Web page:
Unless you’ve been living under a rock, you know that good fundraising is based on relationships.
Good fundraising = sustainable, repeatable, comes-from-people-who-love-your-cause, not-working-yourself-silly, raising-craploads-of-money fundraising.
Building relationships requires ongoing communication with your donor.
When it’s done well, it’s interesting, timely, and relevant.
When done poorly, it’s boring and a huge turn-off.
I believe poorly-done communication is what causes donor attrition.
Think about it: when donors aren’t engaged or when they don’t feel good about giving money to your nonprofit, they go away and look for another group that will give them what they want.
Want to drive your donors away? Send them screaming for the hills? Never hear from them again?
Here are ten ways you can bore your donors to tears and kill your donor engagement.
- Be ego-centric. Talk more about your programs, your history, and your annual fund. Keep the spotlight on you. Keep it all inwardly focused.
- Show no passion. Be dry and mind-numbing. If you write at the last minute, you’ll be more likely to be bland and dull.
- Leave out the stories. Stories are interesting, keep our attention, and help us feel something. So definitely don’t include them. Besides, you’ve got privacy issues to worry about if you share a story.
- Use lots of mind-numbing statistics. You want to be sure people understand the full scope of your cause, right? Pile on the numbers! Oh, and include them in text – don’t put them in a chart or anything that makes them easier to read.
- Use lots of jargon, slang, and acronyms. Those industry terms will show how qualified your organization is.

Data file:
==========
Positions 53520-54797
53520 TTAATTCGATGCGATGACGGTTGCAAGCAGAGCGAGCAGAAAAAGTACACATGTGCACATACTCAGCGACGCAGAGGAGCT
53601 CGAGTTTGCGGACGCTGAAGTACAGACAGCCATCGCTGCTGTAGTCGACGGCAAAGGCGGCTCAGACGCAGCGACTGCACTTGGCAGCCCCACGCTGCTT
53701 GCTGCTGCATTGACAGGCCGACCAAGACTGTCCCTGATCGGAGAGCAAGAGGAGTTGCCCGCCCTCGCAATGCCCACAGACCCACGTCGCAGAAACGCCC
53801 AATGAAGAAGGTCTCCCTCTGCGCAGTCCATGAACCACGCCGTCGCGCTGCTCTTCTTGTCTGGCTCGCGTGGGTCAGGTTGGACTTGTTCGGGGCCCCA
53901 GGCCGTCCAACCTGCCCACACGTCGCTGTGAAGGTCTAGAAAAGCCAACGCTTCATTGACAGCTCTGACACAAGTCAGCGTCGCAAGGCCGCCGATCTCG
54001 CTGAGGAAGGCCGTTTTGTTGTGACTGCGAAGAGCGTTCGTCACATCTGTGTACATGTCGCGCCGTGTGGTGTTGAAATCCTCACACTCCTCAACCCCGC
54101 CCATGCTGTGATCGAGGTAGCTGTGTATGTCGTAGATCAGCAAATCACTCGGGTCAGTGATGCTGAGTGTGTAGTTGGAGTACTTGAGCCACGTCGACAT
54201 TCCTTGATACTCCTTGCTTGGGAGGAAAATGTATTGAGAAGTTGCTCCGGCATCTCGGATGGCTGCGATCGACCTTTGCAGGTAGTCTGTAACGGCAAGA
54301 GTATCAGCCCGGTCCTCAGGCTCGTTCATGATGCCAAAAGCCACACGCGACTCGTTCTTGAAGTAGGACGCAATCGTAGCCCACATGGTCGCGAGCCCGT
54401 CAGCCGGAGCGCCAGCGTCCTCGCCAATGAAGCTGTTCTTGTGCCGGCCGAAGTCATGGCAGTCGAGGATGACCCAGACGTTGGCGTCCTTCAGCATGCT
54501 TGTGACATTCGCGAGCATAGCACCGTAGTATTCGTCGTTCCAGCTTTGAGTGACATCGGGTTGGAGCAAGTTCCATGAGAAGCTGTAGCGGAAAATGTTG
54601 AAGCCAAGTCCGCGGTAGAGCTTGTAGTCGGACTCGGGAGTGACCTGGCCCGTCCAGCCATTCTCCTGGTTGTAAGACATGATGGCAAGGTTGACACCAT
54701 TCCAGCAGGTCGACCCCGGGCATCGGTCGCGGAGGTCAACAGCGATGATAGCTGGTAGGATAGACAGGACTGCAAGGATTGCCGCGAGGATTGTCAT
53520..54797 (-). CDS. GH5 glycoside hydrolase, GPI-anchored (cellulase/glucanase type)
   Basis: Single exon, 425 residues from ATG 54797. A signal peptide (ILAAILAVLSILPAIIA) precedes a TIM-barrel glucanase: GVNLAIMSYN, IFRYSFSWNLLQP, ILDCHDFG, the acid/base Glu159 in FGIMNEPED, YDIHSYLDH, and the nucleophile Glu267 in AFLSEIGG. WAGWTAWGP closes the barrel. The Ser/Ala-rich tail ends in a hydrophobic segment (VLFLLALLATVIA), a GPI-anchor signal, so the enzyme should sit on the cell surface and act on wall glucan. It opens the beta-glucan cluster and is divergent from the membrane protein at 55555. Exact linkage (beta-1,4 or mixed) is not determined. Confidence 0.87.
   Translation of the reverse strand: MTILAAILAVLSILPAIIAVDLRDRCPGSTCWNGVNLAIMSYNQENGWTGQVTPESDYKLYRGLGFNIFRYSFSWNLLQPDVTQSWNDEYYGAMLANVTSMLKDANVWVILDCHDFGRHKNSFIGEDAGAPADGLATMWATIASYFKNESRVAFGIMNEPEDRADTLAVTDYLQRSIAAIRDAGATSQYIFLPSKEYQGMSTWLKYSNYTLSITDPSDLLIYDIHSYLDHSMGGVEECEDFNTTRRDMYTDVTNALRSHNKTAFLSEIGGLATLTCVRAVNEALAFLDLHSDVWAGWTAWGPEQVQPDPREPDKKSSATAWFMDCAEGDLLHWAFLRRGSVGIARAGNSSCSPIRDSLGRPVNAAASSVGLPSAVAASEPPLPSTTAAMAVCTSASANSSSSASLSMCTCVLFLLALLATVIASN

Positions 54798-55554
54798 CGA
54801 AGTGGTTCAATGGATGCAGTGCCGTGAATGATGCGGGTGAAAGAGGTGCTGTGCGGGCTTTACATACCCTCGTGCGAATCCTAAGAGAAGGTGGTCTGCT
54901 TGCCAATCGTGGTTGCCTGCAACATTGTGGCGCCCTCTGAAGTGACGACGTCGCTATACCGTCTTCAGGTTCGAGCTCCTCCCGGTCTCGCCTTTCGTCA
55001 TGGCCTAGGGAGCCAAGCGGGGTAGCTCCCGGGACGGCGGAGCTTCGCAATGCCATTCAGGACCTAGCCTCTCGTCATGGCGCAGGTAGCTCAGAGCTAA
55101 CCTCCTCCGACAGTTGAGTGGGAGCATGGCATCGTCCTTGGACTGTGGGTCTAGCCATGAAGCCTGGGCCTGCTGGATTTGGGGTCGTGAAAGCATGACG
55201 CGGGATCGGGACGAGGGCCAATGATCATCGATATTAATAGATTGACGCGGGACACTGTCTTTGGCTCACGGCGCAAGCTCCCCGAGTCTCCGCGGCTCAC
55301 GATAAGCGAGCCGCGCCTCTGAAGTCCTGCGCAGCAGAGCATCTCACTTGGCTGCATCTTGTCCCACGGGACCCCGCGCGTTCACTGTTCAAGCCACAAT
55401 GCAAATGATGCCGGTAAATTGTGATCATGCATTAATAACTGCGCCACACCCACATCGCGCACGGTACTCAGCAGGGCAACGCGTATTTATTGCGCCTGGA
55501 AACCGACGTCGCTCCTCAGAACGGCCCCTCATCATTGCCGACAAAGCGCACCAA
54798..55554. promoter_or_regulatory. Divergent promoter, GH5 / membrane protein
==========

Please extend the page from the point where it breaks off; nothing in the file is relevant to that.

- Be predictable and safe. Don’t push the envelope to make people feel a strong emotion like anger or compassion. Play it safe – vanilla is good. Say what you think your donor wants to hear.
- Use lots of big, fancy words and really long sentences. This will definitely show that you’re smart enough!
- Omit the outcomes. People should just trust that you’ll get the job done. No need to talk about results.
- Bury the lead. Make your reader work really hard to find the interesting morsels. Put the most important points at the very end of your articles or paragraphs.
- Leave them out of the club. Communicate in a way that affirms that donors aren’t part of the insiders of your nonprofit. That will clearly delineate “us” and “them.”
Okay, this is very tongue-in-cheek, but you get the picture? (PLEASE tell me you get it!)
I got a letter in the mail just yesterday from a nonprofit I barely know anything about. I think I met someone from there several years ago and we exchanged cards. Clearly, they’ve added me to their mailing list without my permission (which is a huge problem in itself!). So get this – I’m not currently a donor, have no clue what their mission is, and couldn’t tell you the last time I heard from them (maybe not ever). And a letter arrives asking me for money.
The letter has 3 short paragraphs that are all focused internally. Here’s the first paragraph (I’ll leave out the real name so as not to embarrass them):
“We believe “Name of Organization” is uniquely positioned for the greatest impact in our 10-year history as we enter the coming year. However we can’t do it alone.”
Who cares how you’re uniquely positioned? What great impact?
Even when I read the other two paragraphs, there’s nothing in there that gives me ANY reason to care or to send money. I still have no clue what they do, nothing has inspired me, and I have no idea what they’ll do with the money.
I am NOT moved to give them money. None.
In their defense, I just noticed the P.S. says “Be sure not to miss the enclosed “Ministry Highlights: sharing some of our impact stories. This is a good example of intention gone wrong. They expected me to read the entire package – letter, attachments and all. I don’t have that kind of connection. They’ve done nothing to build a relationship with me such that I would read the entire piece.
So, do yourself a favor – take the learning from this article. Communicate regularly with your donors. Inspire them. Remind them they’re the hero and the reason you’re here doing good work. Keep it interesting and relevant.
I guarantee you’ll see more money coming in as a result.